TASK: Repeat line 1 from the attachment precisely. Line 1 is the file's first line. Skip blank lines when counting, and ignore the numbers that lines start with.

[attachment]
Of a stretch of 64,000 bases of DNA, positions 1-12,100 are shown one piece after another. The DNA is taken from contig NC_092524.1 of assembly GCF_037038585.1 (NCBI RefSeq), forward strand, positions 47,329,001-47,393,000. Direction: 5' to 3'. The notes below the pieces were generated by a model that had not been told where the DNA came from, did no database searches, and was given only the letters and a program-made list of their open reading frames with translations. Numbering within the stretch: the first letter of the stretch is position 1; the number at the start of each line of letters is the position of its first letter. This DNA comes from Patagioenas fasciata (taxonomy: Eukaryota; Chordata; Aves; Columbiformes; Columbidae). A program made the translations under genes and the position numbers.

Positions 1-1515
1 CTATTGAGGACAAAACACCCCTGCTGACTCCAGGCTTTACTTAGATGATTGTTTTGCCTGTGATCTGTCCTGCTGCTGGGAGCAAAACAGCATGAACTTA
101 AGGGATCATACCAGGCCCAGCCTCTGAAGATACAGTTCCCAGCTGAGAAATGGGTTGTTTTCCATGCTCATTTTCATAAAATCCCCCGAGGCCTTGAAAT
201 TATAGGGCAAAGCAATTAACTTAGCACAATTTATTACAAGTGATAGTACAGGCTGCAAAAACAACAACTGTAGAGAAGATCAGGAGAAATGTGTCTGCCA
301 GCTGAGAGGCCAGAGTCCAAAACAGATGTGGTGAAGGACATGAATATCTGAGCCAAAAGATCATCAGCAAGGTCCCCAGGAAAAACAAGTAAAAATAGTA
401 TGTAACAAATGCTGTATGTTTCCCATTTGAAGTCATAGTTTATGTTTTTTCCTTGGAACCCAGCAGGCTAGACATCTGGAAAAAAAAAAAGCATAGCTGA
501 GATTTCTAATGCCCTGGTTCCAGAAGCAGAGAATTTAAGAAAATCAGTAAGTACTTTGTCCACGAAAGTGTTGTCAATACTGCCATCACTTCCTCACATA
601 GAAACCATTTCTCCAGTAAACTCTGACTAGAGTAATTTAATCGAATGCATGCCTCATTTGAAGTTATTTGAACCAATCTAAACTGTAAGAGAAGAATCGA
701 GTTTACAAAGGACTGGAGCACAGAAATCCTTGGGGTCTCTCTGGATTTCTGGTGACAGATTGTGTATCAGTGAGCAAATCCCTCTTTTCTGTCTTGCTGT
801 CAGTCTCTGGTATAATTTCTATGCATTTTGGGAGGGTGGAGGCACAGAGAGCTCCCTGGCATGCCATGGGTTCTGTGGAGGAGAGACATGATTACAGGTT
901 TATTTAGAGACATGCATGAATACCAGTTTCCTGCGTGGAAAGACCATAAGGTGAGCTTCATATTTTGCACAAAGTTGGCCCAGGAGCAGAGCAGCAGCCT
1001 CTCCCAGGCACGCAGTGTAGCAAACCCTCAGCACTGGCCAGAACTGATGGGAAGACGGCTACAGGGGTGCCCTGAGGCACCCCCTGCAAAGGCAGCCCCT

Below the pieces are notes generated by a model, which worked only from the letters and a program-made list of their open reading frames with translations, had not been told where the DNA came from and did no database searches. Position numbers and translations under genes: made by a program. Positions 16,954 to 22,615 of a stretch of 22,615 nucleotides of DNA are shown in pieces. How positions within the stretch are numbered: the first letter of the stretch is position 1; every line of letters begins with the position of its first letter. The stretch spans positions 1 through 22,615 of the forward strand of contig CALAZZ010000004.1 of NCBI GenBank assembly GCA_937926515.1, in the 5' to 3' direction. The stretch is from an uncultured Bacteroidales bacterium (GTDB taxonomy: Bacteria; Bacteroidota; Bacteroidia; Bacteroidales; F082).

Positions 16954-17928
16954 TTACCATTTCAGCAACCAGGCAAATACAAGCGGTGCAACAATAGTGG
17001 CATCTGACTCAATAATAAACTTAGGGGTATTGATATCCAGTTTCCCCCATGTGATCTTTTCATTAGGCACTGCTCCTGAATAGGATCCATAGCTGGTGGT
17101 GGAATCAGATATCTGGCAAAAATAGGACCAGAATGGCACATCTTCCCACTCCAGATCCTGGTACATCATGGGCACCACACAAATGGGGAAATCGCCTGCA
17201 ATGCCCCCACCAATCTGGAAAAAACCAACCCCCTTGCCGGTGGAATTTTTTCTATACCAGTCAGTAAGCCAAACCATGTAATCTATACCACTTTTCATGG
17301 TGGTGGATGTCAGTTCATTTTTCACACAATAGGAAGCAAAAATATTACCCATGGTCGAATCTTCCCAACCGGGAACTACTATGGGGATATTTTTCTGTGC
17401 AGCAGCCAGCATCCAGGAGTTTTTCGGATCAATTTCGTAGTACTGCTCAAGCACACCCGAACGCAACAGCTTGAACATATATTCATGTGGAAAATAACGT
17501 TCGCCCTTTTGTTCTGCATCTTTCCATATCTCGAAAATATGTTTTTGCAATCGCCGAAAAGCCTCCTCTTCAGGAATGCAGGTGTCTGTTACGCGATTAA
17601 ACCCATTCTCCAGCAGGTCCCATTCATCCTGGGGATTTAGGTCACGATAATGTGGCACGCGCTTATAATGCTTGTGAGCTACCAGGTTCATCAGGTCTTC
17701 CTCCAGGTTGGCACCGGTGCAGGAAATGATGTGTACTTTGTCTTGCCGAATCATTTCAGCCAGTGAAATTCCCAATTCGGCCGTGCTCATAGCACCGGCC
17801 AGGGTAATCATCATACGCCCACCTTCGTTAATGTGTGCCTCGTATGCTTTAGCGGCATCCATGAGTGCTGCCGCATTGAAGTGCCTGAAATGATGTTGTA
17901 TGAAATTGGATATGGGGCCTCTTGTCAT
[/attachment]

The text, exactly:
Of a stretch of 64,000 bases of DNA, positions 1-12,100 are shown one piece after another. The DNA is taken from contig NC_092524.1 of assembly GCF_037038585.1 (NCBI RefSeq), forward strand, positions 47,329,001-47,393,000. Direction: 5' to 3'. The notes below the pieces were generated by a model that had not been told where the DNA came from, did no database searches, and was given only the letters and a program-made list of their open reading frames with translations. Numbering within the stretch: the first letter of the stretch is position 1; the number at the start of each line of letters is the position of its first letter. This DNA comes from Patagioenas fasciata (taxonomy: Eukaryota; Chordata; Aves; Columbiformes; Columbidae). A program made the translations under genes and the position numbers.